The Occupational Safety and Health Administration (OSHA) recently released a Letter of Interpretation (LOI) authorizing non-unionized employees to select a union organizer or community activist to act as the employee’s representative during an OSHA inspection provided the representative was selected by the employees.
In support of Homes for Our Troops, a national non-profit that provides specially adapted homes for severely injured veterans at no cost to them, Western Summit’s project team constructed an entire house foundation for U.S. Army Cpl. Nick Orchowski, a veteran who was severely injured while serving in Iraq.
When working below ground-level, safety is a top concern. Dirt doesn’t really have a conscious, and it won’t care if people are in a trench when it decides to cave in. That’s why trench safety equipment is more important than the job itself, and companies like National Trench Safety (NTS) have dedicated time, equipment and money to the cause.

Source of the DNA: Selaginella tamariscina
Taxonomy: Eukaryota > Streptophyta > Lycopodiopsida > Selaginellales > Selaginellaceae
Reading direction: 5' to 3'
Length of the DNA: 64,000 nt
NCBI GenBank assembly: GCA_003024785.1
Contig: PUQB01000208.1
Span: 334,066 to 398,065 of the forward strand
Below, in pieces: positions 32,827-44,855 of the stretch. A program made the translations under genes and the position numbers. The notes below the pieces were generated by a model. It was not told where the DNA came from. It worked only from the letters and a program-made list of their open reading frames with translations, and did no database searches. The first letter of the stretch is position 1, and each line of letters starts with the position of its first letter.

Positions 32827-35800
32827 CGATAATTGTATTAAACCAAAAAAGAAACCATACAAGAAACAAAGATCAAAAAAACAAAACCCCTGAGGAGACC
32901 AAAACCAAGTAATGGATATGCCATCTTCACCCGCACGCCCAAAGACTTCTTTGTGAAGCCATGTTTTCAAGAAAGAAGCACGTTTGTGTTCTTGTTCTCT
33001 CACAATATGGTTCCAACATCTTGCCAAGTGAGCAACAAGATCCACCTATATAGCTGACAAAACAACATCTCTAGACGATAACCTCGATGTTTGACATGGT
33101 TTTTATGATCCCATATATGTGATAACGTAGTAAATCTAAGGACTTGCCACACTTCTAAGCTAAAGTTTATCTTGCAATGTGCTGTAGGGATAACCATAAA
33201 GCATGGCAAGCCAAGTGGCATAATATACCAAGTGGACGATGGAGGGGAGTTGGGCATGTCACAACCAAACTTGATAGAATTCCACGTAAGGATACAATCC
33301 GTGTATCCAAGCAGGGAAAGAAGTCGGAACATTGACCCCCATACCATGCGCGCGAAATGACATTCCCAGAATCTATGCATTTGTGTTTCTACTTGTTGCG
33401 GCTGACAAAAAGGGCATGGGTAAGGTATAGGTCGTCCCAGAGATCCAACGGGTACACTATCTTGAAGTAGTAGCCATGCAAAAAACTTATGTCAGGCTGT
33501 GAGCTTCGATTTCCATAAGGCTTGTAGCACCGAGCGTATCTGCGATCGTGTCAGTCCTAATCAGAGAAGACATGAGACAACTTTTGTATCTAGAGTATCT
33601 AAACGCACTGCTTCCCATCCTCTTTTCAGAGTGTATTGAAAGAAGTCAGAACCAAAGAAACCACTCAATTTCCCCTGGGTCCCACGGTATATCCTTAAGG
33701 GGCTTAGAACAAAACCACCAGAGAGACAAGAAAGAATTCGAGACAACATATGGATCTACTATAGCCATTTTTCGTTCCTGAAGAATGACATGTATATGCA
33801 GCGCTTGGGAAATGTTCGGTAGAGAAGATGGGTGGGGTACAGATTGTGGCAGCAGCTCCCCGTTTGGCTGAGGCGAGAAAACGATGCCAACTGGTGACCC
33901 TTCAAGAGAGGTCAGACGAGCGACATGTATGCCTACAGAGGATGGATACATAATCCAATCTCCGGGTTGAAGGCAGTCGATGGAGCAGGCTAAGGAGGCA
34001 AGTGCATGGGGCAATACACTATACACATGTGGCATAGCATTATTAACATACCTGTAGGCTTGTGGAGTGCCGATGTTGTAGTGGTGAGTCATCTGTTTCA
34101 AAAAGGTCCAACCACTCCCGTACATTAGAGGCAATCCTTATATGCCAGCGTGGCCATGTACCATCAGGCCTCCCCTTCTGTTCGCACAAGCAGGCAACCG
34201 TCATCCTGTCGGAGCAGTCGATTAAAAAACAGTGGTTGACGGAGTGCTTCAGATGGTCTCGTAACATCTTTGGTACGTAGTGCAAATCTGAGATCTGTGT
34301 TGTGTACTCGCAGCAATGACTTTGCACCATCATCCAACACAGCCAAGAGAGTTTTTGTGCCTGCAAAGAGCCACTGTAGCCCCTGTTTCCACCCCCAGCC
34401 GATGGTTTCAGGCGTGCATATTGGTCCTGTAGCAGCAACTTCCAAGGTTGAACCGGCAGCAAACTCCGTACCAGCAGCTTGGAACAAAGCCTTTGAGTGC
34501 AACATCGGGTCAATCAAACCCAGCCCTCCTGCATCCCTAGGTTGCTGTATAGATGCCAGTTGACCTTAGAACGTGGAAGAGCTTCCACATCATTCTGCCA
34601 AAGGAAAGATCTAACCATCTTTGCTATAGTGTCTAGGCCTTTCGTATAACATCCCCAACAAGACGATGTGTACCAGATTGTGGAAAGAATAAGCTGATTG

Even with easy-to-access maintenance features, a compact excavator that is running a large job or project will unfortunately often miss routine maintenance checks. All maintenance is important for extending the life and integrity of a machine, and there are a few routine procedures that should never fall to the wayside — no matter how busy the job.
Safe work is efficient work and efficient work is profitable work. Any contractor who’s been around the track a few times knows that these statements are true. The “P&L effect” of a safe work environment, and the importance of OSHA compliance, are equally good reasons to choose the most effective training program for your workers.
In 1978, the United States Department of Labor’s Occupational Health & Safety Administration (OSHA) mandated the use of a trench protection system for all excavations deeper than 5 ft. And 35 years later, trench safety is just as important with protection systems being used on jobsites all across the country.